Pencil Preaching will take a short break after this column. Be back later in July.
“The crowds were struck with awe and glorified God who had given such authority to men” (Matt 9:8).
Am 7:10-17; Matt 9:1-8
When Jesus healed a paralytic, a spectacular miracle, his critics found something else to complain about because Jesus had also told the victim that his sins were forgiven. In effect, he joined the physical healing to the spiritual one as a sign that he had the authority to do both.
The scribes murmured, “Who does this country preacher think he is? Doesn’t he know that only God can forgive sins?
Jesus hears their thoughts and makes an astonishing claim even more dramatic than their objection about him personally. By using the title “Son of Man,” Jesus may have been saying simply that human beings have the power to forgive sins.
If God is all forgiving to begin with, most offenses have little to do with God but are failings within human relationships. Who better to forgive than ordinary people seeking to restore peace within families and with their neighbors? Jesus affirms this authority given to people.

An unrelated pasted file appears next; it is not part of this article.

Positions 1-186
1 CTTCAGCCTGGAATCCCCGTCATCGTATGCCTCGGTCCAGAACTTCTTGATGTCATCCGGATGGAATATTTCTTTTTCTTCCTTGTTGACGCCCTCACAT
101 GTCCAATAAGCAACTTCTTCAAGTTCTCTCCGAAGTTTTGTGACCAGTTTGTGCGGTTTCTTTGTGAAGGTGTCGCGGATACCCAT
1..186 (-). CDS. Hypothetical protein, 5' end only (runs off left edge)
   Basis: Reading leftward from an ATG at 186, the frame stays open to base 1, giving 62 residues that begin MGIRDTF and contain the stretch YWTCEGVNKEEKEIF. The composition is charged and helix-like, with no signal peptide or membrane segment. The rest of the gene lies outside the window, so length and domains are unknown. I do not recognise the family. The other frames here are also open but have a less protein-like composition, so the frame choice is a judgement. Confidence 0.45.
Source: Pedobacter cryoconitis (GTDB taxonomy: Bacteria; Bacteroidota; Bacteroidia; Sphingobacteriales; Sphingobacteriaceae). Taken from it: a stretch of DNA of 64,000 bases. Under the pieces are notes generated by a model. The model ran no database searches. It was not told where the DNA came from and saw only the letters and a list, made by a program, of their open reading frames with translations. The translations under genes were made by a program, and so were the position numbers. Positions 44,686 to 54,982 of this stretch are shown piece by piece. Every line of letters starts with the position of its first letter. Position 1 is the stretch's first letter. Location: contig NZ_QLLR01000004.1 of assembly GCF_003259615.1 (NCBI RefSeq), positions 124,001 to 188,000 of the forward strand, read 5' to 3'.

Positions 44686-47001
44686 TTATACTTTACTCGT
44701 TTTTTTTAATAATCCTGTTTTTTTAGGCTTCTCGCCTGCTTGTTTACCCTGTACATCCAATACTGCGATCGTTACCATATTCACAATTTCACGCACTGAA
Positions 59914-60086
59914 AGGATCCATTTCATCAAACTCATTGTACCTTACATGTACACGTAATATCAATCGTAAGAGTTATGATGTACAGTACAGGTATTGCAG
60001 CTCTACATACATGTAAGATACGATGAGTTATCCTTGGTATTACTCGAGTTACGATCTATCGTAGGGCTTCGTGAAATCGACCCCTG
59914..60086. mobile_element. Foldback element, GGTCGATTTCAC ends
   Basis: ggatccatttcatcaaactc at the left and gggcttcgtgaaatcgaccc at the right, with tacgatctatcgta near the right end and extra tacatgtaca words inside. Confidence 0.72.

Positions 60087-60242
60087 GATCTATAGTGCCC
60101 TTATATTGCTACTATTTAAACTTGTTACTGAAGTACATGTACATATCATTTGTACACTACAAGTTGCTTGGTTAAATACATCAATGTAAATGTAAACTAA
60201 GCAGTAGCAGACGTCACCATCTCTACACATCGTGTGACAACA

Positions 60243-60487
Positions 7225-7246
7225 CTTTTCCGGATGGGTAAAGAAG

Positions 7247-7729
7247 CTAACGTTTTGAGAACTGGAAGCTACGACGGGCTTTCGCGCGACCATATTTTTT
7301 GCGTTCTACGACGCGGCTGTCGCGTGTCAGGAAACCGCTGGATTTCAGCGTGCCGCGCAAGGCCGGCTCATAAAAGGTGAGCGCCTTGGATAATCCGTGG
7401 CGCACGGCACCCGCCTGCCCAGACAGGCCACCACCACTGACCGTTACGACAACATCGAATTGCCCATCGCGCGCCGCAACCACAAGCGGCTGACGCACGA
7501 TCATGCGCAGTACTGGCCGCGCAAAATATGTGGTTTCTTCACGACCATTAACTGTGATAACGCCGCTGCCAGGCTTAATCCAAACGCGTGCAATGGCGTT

The reason the scribes objected so strenuously to this was that it undercut their role in mediating human forgiveness from God. They were self-appointed confessors and judges who assigned penalties for sin. They controlled access to God and decided what fines and ritual sacrifices appeased God’s anger at sin. They were the official gatekeepers who decided who was in and who was out.
If people can do all of this themselves to make peace with God and one another, then the scribes were out of a job.
There is no question that sacramental forgiveness from a priest as representing God and the community can be enormously reassuring to those seeking healing and forgiveness. But even where absolution is given, the real work of reconciliation must be done by the penitent. Ritual must be followed by reality, and those who have offended others know that it takes more than confession to heal a relationship or make peace with a sinful past.
Jesus wants us to know the joy of mercy and forgiveness. When we have the courage to give or receive forgiveness with a brother, sister, friend or enemy, then we will know the joy of “rising up and walking.”